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Hawaii Marijuana Laws
Hawaii, a tropical paradise known for its stunning beaches and lush greenery, has a complex history when it comes to marijuana laws. In recent years, the state has been at the forefront of the nationwide trend toward legalizing cannabis, with medical marijuana becoming legal in 2000 and adult-use marijuana being legalized in 2020. However, despite these changes, strict regulations and restrictions exist regarding the use, possession, and sale of marijuana in Hawaii.
Understanding the laws surrounding marijuana in Hawaii can be daunting, and it is essential to be aware of the legal implications of using or possessing marijuana in the state. This article will provide an overview of the current Hawaii marijuana laws, including the history of cannabis legalization in the state, the regulations surrounding medical and adult-use marijuana, and the penalties for violating these laws.
Act 228, signed into law by Governor Ben Cayetano in 2000, enabled medical marijuana cardholders in Hawaii to cultivate their own cannabis or designate a caretaker to do so on their behalf. With the signing of this law, Hawaii became the first state to legalize medical cannabis through a legislative act and the eighth state overall to do so. However, the law did not establish any provisions for a legal market or dispensaries.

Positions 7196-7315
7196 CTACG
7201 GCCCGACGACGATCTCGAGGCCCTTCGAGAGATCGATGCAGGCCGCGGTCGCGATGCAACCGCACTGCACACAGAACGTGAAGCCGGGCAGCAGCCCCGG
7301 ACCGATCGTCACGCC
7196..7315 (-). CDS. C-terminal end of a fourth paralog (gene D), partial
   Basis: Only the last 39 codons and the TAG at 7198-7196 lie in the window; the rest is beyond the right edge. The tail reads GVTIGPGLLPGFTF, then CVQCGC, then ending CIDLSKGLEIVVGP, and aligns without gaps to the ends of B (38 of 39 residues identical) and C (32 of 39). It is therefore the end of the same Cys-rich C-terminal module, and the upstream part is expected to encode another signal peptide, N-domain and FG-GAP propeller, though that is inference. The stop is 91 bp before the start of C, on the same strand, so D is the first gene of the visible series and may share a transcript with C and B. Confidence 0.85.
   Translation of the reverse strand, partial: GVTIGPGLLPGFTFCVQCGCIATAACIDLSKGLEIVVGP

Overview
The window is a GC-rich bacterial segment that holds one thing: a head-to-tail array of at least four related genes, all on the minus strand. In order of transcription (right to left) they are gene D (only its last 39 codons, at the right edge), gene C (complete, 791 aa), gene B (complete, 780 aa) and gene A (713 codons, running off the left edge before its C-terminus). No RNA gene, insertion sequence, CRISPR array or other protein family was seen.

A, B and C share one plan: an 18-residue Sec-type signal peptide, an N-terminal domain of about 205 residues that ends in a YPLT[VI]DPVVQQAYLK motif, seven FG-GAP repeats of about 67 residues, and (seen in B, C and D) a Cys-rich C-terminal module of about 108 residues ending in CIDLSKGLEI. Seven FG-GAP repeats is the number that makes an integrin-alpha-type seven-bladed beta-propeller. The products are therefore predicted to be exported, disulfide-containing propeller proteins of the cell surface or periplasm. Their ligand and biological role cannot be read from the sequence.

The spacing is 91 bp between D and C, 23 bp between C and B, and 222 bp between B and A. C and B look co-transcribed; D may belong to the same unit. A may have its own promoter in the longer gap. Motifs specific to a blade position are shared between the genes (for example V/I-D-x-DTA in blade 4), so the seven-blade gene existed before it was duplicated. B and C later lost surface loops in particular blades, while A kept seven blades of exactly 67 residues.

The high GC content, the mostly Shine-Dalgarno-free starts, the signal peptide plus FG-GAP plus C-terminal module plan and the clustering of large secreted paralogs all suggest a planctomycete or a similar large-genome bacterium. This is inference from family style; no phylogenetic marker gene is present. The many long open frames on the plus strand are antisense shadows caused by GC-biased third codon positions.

Is Marijuana Legal in Hawaii?
The Hawaii Senate passed a bill called SB 669, which would legalize recreational marijuana and make Hawaii the 22nd state in the United States to do so. The Senate voted 22-3 in favor of the measure, and the state House of Representatives will now be reviewed it.
According to DeVaughn Ward, senior legislative counsel at Marijuana Policy Project, advocates have been working to pass legislation to legalize cannabis in Hawaii sensibly. Now Hawaii is one step closer to becoming the next state to end cannabis prohibition.